Tuesday, May 15, 2012

Some Thoughts on Same Sex Marriage

I think it's important to state from the top that the Bible teaches that marriage is between one man and one woman for life.  Things can happen that break that bond, but the standard remains. In Matthew 19:5 (ESV) Jesus said, 'Therefore a man shall leave his father and his mother and hold fast to his wife, and they shall become one flesh'?  So they are no longer two but one flesh. What therefore God has joined together, let not man separate."  Homosexual activity and marriages are therefore sinful.

How should we approach this issue?  First, we need to understand what the Bible says about marriage.  Second, we need to understand that our secularizing world will not care what the Bible says, and so the arguments we make for heterosexual monogamy ought to be primarily apologetic in nature.

From the first, we must admit that the evangelical church has done a lousy job on marriage in its own ranks.  Well might the homosexual activist say that evangelicals believe that marriage is between a man, and a woman, and a woman, and a woman....  It is wrong to argue that homosexual marriage will kill the institution of marriage.  The sexual revolution and the rampant divorce that followed in its wake have all but killed the stabilizing institution of marriage.  We need to give kudos to the Roman Catholic Church on this point --they have not yielded to popular pressure or practice.  Yes, there is some hypocrisy --granting annulments and so on, but their stance remains:  the Catholic church is firmly against divorce.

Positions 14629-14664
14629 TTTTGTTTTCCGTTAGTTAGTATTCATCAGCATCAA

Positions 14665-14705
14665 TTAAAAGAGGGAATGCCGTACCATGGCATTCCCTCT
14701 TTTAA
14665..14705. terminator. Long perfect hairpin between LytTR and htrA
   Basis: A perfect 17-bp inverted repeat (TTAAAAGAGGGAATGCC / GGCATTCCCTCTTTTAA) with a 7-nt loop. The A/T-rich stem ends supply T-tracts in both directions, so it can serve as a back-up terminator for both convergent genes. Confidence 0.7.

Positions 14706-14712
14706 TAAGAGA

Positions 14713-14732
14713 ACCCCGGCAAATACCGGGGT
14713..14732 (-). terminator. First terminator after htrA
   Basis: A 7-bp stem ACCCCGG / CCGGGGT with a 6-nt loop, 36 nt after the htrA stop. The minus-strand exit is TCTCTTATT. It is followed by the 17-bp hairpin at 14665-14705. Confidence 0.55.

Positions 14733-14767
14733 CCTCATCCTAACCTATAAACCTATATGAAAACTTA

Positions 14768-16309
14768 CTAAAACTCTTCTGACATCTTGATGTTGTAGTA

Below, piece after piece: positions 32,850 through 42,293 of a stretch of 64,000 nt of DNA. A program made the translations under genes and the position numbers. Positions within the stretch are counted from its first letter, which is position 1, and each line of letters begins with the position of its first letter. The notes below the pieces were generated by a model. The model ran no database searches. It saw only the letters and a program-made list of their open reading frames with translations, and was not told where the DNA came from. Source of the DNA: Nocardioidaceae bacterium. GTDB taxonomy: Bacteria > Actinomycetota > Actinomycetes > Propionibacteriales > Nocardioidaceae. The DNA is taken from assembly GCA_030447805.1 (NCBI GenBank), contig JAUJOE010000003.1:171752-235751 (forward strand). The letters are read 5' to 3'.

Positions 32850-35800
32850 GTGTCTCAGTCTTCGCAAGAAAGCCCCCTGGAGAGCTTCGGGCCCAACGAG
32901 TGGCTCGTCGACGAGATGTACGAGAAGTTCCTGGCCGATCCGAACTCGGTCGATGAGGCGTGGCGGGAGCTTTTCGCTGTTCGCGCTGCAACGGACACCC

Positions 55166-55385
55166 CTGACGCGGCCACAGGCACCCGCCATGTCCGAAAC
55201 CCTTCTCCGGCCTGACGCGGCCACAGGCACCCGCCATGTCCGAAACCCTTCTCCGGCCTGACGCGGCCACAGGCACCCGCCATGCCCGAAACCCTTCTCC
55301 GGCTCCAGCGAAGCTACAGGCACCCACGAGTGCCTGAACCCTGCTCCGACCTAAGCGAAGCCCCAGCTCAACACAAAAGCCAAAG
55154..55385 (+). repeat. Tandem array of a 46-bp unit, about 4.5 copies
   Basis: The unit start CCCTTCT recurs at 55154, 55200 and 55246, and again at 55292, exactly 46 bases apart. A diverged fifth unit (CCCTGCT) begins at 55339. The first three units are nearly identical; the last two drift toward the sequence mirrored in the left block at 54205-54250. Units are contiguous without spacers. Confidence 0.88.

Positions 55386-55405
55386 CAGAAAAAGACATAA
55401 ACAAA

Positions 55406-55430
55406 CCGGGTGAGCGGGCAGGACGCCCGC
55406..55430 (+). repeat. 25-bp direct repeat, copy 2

Some Christians have wrongly sought to abandon any public or legal protections for the institution of marriage.  If marriage were not a government issue, then we would not be having this discussion.  This is true, but hardly consistent with a Christian world-and-life-view, which is why I say that we must come to understand marriage Biblically.

Rome is wrong here:  marriage is not a sacrament.  Sacraments are means of grace for believers and marriage is for all men and women.  It is not a private religious contract between a man and a woman, but something undertaken for both private benefit and public good.  It is good for children to be raised in two-parent homes.  It stabilizes society and prevents poverty and every study ever done bears that out.  That is an apologetic argument for why government should recognize and sanction marriages, though it does not answer the question of why  two men or two women ought or oughtn't to be able to marry.